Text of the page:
1. CIVIL LAW; CONTRACTS; NOVATION; NOT A CASE OF; AGREEMENT TO EXCHANGE LOTS; CASE AT BAR. — Petitioner’s contention that inasmuch as respondent spouses had agreed to exchange Lot 409 for Lots 1 and 2, the Contract of Sale had been novated and its liability extinguished, is untenable as no new contract was ever executed between petitioner and respondent spouses.
2. REMEDIAL LAW; APPEAL; FINDING OF FRAUD BY THE TRIAL COURT; CANNOT BE REVERSED WITHOUT JUSTIFICATION CASE AT BAR. — Fraud has been established by the trial court and the finding of fraud in this case was a finding of fact and there are no factors which can justify a reversal thereof.
3. CIVIL LAW; DAMAGES; UNRECOVERABLE DAMAGES; A CASE OF; AN EXPENSE ITEM; CASE AT BAR. — The award representing pecuniary loss for not having been able to build a house should be eliminated. Respondent spouses did not lose that amount. It was only the estimated cost of the house they were unable to construct. It was an expense item, not expected income.
4. ID.; ID.; ID.; ID.; SPECULATIVE DAMAGES; CASE AT BAR. — The amount awarded representing rentals the spouses could have saved, from the time when the house was to be finished to the date when respondent testified, should be eliminated for being speculative. Evidence that the plaintiff could have bettered his position had it not been for the defendant’s wrongful act cannot serve as basis for an award of damages.
5. ID.; ID.; RECOVERABLE DAMAGES; A CASE OF; MORAL DAMAGES, WHEN FRAUD AND BAD FAITH HAD BEEN ESTABLISHED; CASE AT BAR. — Fraud and bad faith by petitioner company and the owner having been established, the award of moral damages is in order but should be reduced from 50,000 to 10,000.
6. ID.; ID.; ID.; ID.; EXEMPLARY DAMAGES AFTER MORAL DAMAGES HAVE BEEN AWARDED; CASE AT BAR. — Moral damages having been awarded, exemplary damages were also properly awarded but they should be reduced, however, from P25,000 to P5,000.
7. ID.; ID.; ID.; ID.; ATTORNEY’S FEES WHEN PARTIES WERE COMPELLED TO LITIGATE; CASE AT BAR. — The award of P5,000 as attorney’s fees is affirmed inasmuch as respondent spouses were compelled to litigate for the protection of their interests (Art. 2234, Civil Code).
8. ID.; ID.; ID.; ID.; RETURN OF DOWNPAYMENT IN A CONTRACT OF SALE WITH LEGAL RATE OF INTEREST; CASE AT BAR. — Respondent spouses are entitled to the return of their downpayment with interest at the legal rate from the time the suit damages was commenced, where there is no question that petitioners have conveyed and disposed of the lots in question to respondent spouses when they were no longer owners thereof.
9. ID.; ID.; PARTY DESCRIBED AS SELLER IN CONTRACT OF SALE AND THE LONE SIGNATORY FOR THE SELLERS; CANNOT BE EXEMPTED FROM LIABILITY THEREOF; CASE AT BAR. — Petitioner’s plea for exception from liability for damages on the ground that it was a mere agent of the Siguenzas is untenable. The contract of sale described petitioner as seller together with the Siguenzas. In fact, petitioner was the lone signatory for the sellers in said contract.
Sought to be reversed in this Petition for Review on Certiorari
is the Decision of respondent Court of Appeals in CA-G.R. No. 62601-R, entitled "Pedro Quimbo and Leonadiza Quimbo v. Carmen Siguenza and Helena Siguenza, Bert Osmeña & Associates, Inc." sentencing defendants, jointly and severally, to pay damages to the plaintiffs, who are the private respondents herein.cralawnad
Upon a review of the evidence, we find as established. (1) that on June 3, 1971, a "Contract of Sale" over Lots 1 and 2, Block I, Phase II of the Clarita Subdivision, Cebu City, for the total price of P15,200.00, was executed in favor of the Quimbo spouses. The sellers were petitioner company, developer of the subdivision, and Carmen and Helena Siguenza, owners of the property, represented by petitioner, Antonio V. Osmeña signed the contract on behalf of the company. Signing as witness was one C. Siguenza.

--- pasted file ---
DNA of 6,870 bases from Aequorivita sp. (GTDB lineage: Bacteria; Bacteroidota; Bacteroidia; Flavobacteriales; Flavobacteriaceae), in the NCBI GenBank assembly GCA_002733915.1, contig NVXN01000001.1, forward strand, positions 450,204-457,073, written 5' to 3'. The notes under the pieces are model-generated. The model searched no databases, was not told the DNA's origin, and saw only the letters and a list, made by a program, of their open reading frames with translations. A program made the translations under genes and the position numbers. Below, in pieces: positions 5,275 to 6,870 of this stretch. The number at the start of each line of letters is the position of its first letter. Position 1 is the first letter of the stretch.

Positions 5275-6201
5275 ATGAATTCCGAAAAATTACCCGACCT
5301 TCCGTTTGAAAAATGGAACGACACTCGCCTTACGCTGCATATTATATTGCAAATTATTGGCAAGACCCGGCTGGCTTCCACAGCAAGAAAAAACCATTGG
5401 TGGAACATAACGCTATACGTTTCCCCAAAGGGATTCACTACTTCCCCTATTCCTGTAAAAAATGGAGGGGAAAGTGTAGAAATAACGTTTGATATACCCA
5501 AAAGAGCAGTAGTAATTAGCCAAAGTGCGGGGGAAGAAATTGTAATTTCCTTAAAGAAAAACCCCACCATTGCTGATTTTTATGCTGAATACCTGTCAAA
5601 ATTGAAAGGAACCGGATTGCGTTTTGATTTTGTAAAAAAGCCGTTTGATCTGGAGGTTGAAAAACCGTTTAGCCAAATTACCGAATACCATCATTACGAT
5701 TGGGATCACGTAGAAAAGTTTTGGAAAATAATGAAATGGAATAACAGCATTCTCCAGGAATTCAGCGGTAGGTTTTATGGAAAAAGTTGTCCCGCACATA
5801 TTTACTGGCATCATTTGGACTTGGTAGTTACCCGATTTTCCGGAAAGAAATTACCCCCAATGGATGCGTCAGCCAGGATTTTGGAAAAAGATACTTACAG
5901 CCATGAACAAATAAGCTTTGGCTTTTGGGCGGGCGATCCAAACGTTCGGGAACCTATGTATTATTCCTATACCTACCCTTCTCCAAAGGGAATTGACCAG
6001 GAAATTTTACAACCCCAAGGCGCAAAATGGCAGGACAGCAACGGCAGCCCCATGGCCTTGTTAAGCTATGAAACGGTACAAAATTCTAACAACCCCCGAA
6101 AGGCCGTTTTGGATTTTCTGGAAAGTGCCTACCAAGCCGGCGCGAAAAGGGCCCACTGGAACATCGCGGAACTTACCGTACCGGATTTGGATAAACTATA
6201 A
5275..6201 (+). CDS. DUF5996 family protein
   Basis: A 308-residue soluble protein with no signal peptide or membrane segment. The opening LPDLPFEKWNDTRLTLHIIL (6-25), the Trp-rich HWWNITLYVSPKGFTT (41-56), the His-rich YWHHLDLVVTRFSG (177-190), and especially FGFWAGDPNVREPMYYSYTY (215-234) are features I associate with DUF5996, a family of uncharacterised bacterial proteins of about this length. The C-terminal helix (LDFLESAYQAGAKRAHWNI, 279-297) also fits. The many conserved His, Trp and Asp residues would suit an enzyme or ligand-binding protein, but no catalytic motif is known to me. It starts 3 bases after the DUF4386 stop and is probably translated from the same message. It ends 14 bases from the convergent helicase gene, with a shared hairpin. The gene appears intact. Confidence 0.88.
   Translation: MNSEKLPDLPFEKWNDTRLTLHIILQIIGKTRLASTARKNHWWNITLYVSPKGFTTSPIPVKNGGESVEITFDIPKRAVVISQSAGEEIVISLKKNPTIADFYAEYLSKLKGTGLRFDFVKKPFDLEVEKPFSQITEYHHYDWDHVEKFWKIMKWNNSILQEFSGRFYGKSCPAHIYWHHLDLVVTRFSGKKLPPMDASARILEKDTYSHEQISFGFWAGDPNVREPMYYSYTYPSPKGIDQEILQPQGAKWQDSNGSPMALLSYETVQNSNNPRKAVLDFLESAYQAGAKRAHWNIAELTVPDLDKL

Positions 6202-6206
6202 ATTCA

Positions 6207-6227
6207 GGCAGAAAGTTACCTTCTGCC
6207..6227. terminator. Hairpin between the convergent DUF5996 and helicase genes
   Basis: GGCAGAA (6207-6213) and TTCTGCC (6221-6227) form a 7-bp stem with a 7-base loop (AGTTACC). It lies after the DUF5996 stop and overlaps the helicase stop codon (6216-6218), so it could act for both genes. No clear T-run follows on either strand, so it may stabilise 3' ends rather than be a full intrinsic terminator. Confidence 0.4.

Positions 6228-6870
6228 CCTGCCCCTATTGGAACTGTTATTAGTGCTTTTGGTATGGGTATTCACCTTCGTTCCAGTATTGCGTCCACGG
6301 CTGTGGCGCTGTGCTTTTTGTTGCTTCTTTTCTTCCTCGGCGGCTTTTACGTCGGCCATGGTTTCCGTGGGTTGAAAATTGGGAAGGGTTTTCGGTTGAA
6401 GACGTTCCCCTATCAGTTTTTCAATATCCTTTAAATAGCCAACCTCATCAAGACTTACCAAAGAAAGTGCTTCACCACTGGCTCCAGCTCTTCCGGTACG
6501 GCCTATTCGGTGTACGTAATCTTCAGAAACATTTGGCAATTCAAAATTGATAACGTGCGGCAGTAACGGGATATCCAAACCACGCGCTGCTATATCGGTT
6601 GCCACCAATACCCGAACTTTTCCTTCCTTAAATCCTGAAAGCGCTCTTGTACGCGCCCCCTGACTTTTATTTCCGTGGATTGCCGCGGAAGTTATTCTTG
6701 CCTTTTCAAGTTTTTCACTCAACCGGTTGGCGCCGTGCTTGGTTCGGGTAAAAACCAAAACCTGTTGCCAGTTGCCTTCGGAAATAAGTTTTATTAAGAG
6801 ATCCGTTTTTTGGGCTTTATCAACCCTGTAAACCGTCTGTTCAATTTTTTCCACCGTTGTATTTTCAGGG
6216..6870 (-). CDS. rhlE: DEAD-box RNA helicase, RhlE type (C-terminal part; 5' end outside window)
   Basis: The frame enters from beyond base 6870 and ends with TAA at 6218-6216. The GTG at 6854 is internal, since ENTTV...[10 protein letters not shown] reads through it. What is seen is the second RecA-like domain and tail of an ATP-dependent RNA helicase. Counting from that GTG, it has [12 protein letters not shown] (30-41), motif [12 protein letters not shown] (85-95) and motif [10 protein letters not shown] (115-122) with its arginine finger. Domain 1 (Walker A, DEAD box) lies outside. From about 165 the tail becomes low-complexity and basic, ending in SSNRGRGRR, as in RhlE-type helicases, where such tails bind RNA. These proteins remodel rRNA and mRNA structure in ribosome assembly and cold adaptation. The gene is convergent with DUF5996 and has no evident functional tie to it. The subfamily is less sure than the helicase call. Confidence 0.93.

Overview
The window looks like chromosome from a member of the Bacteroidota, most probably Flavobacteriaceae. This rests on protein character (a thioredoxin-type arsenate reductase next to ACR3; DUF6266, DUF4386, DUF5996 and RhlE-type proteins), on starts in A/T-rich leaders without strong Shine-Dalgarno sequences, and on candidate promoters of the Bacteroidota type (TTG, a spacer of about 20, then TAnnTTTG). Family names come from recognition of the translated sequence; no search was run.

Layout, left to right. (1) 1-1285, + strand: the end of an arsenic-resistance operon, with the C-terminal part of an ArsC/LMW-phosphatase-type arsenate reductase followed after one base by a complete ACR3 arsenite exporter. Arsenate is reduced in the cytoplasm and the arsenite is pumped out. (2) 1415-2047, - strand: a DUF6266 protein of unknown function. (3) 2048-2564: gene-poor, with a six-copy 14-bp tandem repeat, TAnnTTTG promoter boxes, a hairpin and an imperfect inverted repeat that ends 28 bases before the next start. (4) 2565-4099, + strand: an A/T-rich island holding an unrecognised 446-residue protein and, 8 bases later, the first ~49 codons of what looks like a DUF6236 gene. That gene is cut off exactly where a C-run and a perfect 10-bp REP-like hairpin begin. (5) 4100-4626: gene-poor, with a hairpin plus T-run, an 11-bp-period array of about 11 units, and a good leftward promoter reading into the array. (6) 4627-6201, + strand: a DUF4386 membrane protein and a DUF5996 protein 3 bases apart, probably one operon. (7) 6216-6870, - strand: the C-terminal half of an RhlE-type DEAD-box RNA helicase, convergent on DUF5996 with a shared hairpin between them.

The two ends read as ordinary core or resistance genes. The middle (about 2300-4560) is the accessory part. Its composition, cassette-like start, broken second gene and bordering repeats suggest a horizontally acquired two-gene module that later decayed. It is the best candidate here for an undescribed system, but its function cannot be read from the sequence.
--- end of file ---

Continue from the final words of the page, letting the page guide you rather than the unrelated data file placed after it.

(2) The spouses had intended to construct a house thereon inasmuch as their rented abode, for which they were paying P170.00 monthly, had become inconvenient for their family. Plans for the house were drawn. The spouses were ready to pay the purchase price in full even before the due date of the first installment and advised Helena Siguenza accordingly so that title in their names could be delivered to them. On the pretext that a road would traverse the lots purchased, Helena proposed to exchange another lot (Lot 409) with the same area for the lots purchased by the spouses to which the latter hesitatingly agreed. Until 1973, however, no title could be given the Quimbo spouses.
(3) It turned out that on December 15, 1969, or approximately a year and a half prior to the sale in the spouses’ favor, Lots Nos. 1 and 2 had already been sold to Dr. Francisco Maningo (Exhs. "G" and "G-I"), and that Transfer Certificates of title Nos. 48546 and 48547 were issued in favor of Irenea Maningo on September 21, 1970 (Exhs. "H" and "H-1"), or about nine months before the sale. Annotated on said titles were mortgages in favor of petitioner.
4) Discovering this fact only in 1973, respondent spouses instituted this suit for Damages against petitioner company and the Siguenzas on March 25, 1974.
In its judgment, the lower Court ordered petitioner company and the Siguenzas to pay damages to respondent spouses as follows:chanrobles virtual lawlibrary
"WHEREFORE, based on all the foregoing considerations, judgment is hereby rendered in favor of the plaintiffs and against the defendants ordering the latter:chanrob1es virtual 1aw library
To pay, jointly and severally, the plaintiffs P3,040.00, with interest at the legal rate from June 2, 1971 until the same shall have been fully paid; P100,000.00 as compensation for the pecuniary loss plaintiffs suffered for failure to construct their residential house; P5,610.00 as reimbursement for the rentals plaintiffs paid from January 1972 to September 6, 1974; P50,000.00 as moral damages, P25,000.00 as exemplary damages. P5,000.00 as attorney’s fees; and the cost." 1
The Appellate Court affirmed the judgment of the Trial Court in toto. Hence, this recourse by petitioner company, advancing the following arguments:chanrob1es virtual 1aw library
1) The Honorable Court of Appeals seriously erred in not having considered the contract as having been novated by virtue of the change in the subject matter or object of the contract;
2) The courts below seriously erred for having found petitioner to have acted fraudulently where there is no evidence to support such a finding,